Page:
Checks for Vets by Joseph Scott McCarthy

Checks for Vets is a guidebook that will help wartime service vets and their surviving spouses receive their VA pensions as a result of their service. If you’ve ever filled out a government form, then you know how complicated and vague that can be. […]

How Tithing Can Transform You

For those of you new to Free Money Finance, I post on The Bible and Money every Sunday. Here's why. As regular readers know, I've written a ton about tithing (more on that later). So when I ran into this summary of the book Tithing: Test Me in This that listed how tithing can transform you -- I had to run with it. […]

The Simple Dollar Time Machine: October 24, 2009

Many newer readers of The Simple Dollar haven’t been exposed to the hundreds of great articles in the archives of the site, so this is a weekly series that highlights the five best posts from one year ago this week, as well as the five best posts from two years ago this week. […]

Eliminate expenses that have no relevance anymore

Getting a bolstered emergency fund is a great idea now.  (It usually is, but now especially.)  One way to get to a decent cushion is to spend less so that the extra can go into savings. Many kinds of expenses can be cut, but the easiest ones to eliminate are ones that you probably won’t miss anyway.  Expenses like the following: Seasonal expenses. […]

What Is a “Value-Added Tax,” Anyway?

By Marla Walters I’m sure many of you have already heard of a value-added tax, or VAT. Some of you may even be, or have been, subject to it (around 130 countries currently utilize this type of tax). It appears to be an idea that is being kicked around by some U.S. elected officials. Why is it even being discussed? This idea came up during the Clinton administration, but failed to gain favor. […]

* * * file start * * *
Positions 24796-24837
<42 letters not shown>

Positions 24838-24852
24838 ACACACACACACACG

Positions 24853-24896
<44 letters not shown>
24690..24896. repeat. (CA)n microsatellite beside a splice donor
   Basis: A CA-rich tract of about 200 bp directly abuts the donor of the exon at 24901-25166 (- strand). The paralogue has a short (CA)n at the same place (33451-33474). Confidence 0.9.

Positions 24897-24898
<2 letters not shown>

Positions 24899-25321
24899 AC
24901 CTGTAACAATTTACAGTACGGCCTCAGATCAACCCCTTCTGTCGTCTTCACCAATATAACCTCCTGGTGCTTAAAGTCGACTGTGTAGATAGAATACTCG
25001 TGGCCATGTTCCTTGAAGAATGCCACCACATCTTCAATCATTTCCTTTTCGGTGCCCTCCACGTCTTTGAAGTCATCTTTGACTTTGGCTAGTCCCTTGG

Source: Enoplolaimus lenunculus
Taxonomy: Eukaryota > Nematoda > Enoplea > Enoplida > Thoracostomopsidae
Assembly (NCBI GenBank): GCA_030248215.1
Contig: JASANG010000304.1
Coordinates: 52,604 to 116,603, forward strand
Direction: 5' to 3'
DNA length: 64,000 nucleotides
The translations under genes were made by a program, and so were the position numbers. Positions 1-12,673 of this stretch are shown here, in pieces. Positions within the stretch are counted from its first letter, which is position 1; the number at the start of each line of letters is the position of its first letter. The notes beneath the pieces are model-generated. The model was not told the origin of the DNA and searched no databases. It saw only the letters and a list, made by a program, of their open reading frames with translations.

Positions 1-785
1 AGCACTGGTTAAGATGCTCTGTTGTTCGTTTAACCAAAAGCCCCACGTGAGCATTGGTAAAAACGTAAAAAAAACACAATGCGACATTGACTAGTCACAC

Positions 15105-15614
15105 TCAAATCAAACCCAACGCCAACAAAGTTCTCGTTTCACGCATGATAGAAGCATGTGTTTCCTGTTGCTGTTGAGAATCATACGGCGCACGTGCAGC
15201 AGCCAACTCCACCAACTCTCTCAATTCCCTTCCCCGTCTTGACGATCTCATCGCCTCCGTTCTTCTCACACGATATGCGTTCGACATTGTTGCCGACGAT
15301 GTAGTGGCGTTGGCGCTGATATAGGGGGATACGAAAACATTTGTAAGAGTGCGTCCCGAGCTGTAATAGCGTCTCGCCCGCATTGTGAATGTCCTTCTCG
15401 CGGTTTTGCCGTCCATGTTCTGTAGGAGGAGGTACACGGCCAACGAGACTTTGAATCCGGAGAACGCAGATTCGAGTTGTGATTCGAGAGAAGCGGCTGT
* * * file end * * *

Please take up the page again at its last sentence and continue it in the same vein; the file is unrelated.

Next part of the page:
Never Eat Alone: Welcome to the Connected Age

This is the sixteenth of sixteen parts of a “book club” reading and discussion of Keith Ferrazzi and Tahl Raz’s Never Eat Alone, where this book on building a lifelong community of colleagues, contacts, friends, and mentors is teased apart and looked at in detail. […]

How College Students Can Manage Their Future Career

This is a guest post from the Studenomist of Studenomics, a place for college students to prepare for the life ahead when it comes to money and career, without any of the boring stuff. It happens to almost all 20 somethings. […]

Best Debt Consolidation Loans For Those With Good Credit

If you’re looking to save money on your existing debt by considering a debt consolidation loan, there are a few things to keep in mind. I had a friend approach me once, asking whether she should refinance or try debt consolidation in order to “package” her loans better. […]

Friday Fiscals: Tearing up the carpet

We’re ditching our wall-to-wall carpet in much of our house in favor of some laminate flooring.  Our dogs don’t quite know what to do with the new hard surfaces. Anyway, some links of interest for you: Wise Bread serves up a guest post on seventeen resources for improving your small business. Five Cent Nickel writer Matt Jabs discusses financial peace through planning. Generation X Finance runs d […]

Memories Are Made of This

A little over a year ago, I began trying a new idea in my personal journal. Each day, I wrote down the five best things that happened to me that day. I started this as a way to reflect on the positive things in my life and, psychologically, it’s been a very positive thing. I can browse through those lists and realize how good my life is, even when times feel kind of tough. […]